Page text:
Abstract
Thousands of genes are expressed at such very low levels (≤1 copy per cell) that global gene expression analysis of rarer transcripts remains problematic. Ambiguity in identification of rarer transcripts creates considerable uncertainty in fundamental questions such as the total number of genes expressed in an organism and the biological significance of rarer transcripts. Knowing the distribution of the true number of genes expressed at each level and the corresponding gene expression level probability function (GELPF) could help resolve these uncertainties. We found that all observed largescale gene expression data sets in yeast, mouse, and human cells follow a Paretolike distribution model skewed by many lowabundance transcripts. A novel stochastic model of the gene expression process predicts the universality of the GELPF both across different cell types within a multicellular organism and across different organisms. This model allows us to predict the frequency distribution of all gene expression levels within a single cell and to estimate the number of expressed genes in a single cell and in a population of cells. A random “basal” transcription mechanism for proteincoding genes in all or almost all eukaryotic cell types is predicted. This fundamental mechanism might enhance the expression of rarely expressed genes and, thus, provide a basic level of phenotypic diversity, adaptability, and random monoallelic expression in cell populations.
GENE expression within a cell is a complex process involving chromatin remodeling, transcription, and export of RNA from the nucleus to the cytoplasm where mRNA molecules are translated into proteins. The physiological activity and cell differentiation of a mammalian cell is controlled by 10,000 or more proteincoding genes associated with ~300,000–500,000 mRNA transcripts (Bishopet al. 1974). The complete gene expression profile for a given set of cells is the list of all expressed genes, together with each gene's expression level defined as the average number of cytoplasmic mRNA transcripts per cell. Currently, gene expression profiling methods (e.g., serial analysis of gene expression (SAGE; Velculescu et al. 1995, 1999), cDNA, or oligonucleotide microarrays (Holstegeet al. 1998; Jelinsky and Samson 1999) measure gene transcripts from large numbers of cells (i.e., not a single cell) and cannot reliably detect the thousands of genes that are expressed at very low copy numbers (less than two per cell). Many of these lowerlevel transcripts may be essential for determining normal and pathological cell phenotypes (Chenet al. 2000; Ohlssonet al. 2001). However, a rationale for an extreme number of rare transcripts has remained unresolved.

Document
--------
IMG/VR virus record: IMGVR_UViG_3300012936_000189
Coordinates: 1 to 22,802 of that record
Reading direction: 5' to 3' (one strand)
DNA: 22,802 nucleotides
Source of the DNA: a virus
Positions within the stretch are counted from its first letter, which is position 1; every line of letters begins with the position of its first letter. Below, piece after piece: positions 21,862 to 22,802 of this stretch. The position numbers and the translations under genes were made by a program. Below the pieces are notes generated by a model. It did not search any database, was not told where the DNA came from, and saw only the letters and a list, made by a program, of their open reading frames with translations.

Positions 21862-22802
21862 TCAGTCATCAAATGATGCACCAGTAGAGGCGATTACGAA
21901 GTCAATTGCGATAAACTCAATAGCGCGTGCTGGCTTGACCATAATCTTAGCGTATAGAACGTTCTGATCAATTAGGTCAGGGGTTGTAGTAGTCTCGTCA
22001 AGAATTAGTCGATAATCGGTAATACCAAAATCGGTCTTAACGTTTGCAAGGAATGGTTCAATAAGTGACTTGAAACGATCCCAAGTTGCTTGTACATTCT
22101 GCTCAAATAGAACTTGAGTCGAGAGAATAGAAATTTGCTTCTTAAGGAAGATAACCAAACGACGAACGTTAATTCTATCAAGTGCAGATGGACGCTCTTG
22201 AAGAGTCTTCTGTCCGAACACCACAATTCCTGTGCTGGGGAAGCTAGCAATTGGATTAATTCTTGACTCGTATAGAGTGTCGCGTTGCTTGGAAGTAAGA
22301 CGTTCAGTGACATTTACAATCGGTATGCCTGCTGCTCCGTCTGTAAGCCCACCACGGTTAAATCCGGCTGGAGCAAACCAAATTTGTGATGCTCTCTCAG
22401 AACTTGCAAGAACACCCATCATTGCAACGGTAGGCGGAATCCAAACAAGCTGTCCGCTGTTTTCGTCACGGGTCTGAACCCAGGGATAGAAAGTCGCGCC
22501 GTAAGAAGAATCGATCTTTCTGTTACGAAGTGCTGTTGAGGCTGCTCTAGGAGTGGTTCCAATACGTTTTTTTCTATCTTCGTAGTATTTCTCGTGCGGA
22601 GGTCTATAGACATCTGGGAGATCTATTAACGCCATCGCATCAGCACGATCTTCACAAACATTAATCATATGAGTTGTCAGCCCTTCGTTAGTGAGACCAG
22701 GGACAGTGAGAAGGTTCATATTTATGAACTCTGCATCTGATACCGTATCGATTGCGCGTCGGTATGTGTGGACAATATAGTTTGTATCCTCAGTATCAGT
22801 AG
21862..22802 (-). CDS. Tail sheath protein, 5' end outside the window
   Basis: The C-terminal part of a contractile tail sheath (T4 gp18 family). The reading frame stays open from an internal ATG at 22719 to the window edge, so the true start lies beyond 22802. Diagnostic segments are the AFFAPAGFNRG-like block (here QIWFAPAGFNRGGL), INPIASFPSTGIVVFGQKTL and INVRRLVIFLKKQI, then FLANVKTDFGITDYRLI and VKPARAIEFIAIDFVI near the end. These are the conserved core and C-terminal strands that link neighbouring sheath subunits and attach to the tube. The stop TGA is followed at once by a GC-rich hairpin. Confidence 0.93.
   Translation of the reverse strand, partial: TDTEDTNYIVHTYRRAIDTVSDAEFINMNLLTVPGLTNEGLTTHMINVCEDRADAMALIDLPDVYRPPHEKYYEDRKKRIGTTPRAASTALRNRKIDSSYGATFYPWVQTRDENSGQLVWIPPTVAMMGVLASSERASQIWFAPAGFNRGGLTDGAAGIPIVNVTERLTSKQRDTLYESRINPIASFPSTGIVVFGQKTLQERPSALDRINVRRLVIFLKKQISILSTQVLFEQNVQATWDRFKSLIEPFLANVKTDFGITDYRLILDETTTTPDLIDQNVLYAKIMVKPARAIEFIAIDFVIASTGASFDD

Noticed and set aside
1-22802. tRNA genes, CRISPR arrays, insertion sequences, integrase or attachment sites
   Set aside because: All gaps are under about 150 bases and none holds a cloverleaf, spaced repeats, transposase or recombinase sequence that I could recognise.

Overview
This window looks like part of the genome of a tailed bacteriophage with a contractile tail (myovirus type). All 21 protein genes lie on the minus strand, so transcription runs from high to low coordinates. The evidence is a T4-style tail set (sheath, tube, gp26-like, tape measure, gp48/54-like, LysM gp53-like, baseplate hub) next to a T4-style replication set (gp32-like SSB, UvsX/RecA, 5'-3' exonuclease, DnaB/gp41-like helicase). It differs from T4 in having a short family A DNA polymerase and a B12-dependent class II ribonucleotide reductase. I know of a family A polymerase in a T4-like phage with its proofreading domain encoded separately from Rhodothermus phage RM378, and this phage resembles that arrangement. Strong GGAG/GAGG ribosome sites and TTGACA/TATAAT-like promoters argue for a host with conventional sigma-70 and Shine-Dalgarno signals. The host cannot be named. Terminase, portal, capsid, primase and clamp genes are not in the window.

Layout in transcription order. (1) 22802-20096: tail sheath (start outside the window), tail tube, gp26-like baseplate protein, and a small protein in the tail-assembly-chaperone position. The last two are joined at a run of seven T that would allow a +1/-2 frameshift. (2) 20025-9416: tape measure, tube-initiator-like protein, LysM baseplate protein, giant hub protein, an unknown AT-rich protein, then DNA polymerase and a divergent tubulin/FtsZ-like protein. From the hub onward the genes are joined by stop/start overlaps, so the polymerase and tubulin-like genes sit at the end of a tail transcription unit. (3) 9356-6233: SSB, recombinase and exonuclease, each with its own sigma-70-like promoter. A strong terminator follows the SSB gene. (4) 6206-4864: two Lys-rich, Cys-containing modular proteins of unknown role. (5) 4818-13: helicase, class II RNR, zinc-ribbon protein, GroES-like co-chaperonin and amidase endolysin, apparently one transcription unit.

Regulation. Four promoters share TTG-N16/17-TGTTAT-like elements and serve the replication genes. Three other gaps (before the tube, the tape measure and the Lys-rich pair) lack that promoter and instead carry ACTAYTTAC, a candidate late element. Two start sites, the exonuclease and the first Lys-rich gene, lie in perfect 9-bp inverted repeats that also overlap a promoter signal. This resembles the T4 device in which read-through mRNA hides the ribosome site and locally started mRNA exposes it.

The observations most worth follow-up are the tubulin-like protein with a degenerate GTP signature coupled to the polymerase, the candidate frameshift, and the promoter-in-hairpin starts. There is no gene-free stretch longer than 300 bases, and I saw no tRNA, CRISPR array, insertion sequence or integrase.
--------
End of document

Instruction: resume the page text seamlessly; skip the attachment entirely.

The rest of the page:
Determination of biologically significant expressed genes in eukaryotic cells is a challenging biological problem (Bishopet al. 1974; Velculescuet al. 1999). An important current issue for gene identification is determining the true statistical distributions of the number of genes expressed at all possible expression levels, both in a single cell and in a population of cells. Identification of such distributions can provide a theoretical basis for accurately counting the number of expressed genes and the total number of genes in a given cell type and for better understanding the mechanism(s) governing the expression of thousands of genes at very low levels. The similar problem of estimating the distribution of species in a population or different alleles in a population has been intensively discussed (see for references Huang and Weir 2001).